History

 

Foreign Policy

 

Laws and Crime

Citizenfour, documentary, Laura Poitras 

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In January 2013, Laura Poitras started receiving anonymous encrypted e-mails from “CITIZENFOUR,” who claimed to have evidence of illegal covert surveillance programs run by the NSA in collaboration with other intelligence agencies worldwide. Five months later, she and reporters Glenn Greenwald and Ewen MacAskill flew to Hong Kong for the first of many meetings with the man who turned out to be Edward Snowden. She brought her camera with her. The resulting film is history unfolding before our eyes. -Synopsis from IMDb

 

Philosophy

 

Politicians and the Political Process

 

Poverty and Charity

Rachel and her Children, book, Jonathan Kozol 

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Jonathan Kozol is one of America’s most forceful and eloquent observers of the intersection of race, poverty, and education. His books, from the National Book Award–winning Death at an Early Age to his most recent, the critically acclaimed Shame of the Nation, are touchstones of the national conscience. First published in 1988 and based on the months the author spent among America’s homeless, Rachel and Her Children is an unforgettable record of the desperate voices of men, women, and especially children caught up in a nightmarish situation that tears at the hearts of readers. With record numbers of homeless children and adults flooding the nation’s shelters, Rachel and Her Children offers a look at homelessness that resonates even louder today. -Description from Amazon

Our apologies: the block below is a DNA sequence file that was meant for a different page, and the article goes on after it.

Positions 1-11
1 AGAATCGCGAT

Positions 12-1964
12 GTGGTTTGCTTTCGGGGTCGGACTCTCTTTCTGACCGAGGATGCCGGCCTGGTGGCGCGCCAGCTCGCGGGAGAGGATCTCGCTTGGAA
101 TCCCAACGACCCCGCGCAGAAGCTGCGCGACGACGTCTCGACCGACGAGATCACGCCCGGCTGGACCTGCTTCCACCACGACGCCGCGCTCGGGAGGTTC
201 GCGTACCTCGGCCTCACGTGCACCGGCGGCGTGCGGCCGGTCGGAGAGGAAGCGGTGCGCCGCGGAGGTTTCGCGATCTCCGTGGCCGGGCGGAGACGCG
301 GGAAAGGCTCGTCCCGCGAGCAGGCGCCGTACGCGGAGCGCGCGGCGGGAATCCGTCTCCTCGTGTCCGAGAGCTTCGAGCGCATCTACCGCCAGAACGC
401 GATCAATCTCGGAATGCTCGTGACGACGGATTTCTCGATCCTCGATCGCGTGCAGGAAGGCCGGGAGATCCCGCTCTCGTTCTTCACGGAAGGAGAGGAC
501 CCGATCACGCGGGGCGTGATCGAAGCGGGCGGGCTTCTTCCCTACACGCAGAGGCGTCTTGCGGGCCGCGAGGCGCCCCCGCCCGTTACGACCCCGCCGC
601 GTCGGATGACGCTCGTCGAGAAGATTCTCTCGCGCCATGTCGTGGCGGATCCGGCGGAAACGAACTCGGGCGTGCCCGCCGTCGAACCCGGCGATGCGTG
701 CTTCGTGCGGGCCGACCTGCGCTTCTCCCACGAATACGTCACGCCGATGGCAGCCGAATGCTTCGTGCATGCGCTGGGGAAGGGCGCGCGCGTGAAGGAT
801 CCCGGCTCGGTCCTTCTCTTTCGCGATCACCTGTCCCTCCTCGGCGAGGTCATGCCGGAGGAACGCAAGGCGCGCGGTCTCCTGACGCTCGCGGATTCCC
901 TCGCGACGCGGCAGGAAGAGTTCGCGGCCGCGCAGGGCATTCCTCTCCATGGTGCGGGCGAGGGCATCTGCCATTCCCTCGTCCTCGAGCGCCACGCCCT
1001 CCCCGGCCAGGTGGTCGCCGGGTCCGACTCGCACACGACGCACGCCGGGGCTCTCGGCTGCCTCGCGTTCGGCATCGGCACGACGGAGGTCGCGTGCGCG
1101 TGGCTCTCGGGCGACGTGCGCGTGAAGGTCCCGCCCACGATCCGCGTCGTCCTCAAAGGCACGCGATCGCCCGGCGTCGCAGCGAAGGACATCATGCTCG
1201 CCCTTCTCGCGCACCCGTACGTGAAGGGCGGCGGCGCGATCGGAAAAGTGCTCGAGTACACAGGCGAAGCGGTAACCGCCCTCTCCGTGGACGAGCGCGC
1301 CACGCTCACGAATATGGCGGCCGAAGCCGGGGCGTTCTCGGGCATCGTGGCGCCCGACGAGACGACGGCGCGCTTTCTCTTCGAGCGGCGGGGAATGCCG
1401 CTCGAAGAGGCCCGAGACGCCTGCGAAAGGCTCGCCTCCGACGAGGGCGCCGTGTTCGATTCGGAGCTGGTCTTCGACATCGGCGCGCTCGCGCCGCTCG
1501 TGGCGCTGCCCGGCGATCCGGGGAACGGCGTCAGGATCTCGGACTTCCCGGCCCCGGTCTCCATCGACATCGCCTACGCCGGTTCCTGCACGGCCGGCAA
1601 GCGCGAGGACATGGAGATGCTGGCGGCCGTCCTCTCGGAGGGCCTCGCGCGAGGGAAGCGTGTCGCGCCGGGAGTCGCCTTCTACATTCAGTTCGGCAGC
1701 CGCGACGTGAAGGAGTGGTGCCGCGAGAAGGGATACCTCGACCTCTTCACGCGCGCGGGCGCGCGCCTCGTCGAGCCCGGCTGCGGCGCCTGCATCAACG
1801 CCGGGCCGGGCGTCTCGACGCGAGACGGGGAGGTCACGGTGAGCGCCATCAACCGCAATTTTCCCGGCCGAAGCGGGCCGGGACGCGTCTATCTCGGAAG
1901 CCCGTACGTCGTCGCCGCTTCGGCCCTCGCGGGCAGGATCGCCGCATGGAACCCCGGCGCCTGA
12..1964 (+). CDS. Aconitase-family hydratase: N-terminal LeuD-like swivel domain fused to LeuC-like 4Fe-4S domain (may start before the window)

Savage Inequalities, book, Jonathan Kozol 

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National Book Award-winning author Jonathan Kozol presents his shocking account of the American educational system in this stunning “New York Times” bestseller, which has sold more than 250,000 hardcover copies.”An impassioned book, laced with anger and indignation, about how our public education system scorns so many of our children.” -New York Times Book Review”

 

Religion

The Liturgists Podcast, podcast, Mike McHargue, Michael Gungor, etc. 

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Michael Gungor, Science Mike, and a revolving cast of thinkers and creators discuss topics through the lenses of science, art, and faith. -Description from www.theliturgists.com

Under the Banner of Heaven, book, Jon Krakauer 

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Jon Krakauer’s literary reputation rests on insightful chronicles of lives conducted at the outer limits. He now shifts his focus from extremes of physical adventure to extremes of religious belief within our own borders, taking readers inside isolated American communities where some 40,000 Mormon Fundamentalists still practice polygamy. Defying both civil authorities and the Mormon establishment in Salt Lake City, the renegade leaders of these Taliban-like theocracies are zealots who answer only to God. At the core of Krakauer’s book are brothers Ron and Dan Lafferty, who insist they received a commandment from God to kill a blameless woman and her baby girl. Beginning with a meticulously researched account of this appalling double murder, Krakauer constructs a multi-layered, bone-chilling narrative of messianic delusion, polygamy, savage violence, and unyielding faith. Along the way he uncovers a shadowy offshoot of America’s fastest growing religion, and raises provocative questions about the nature of religious belief. -Description from Amazon

The Experience of God, book, David Bentley Hart 

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Despite recent ferocious public debate about the likelihood of the existence of God, the most central concept in such arguments remains strangely obscure. What is God? Are those engaged in the debate all talking about the same thing? In this beautifully written contribution to reasoned discussion, a revered religious thinker clarifies how the word ‘God’ functions in various religious traditions. -Description from Amazon

Mere Christianity, book, C.S. Lewis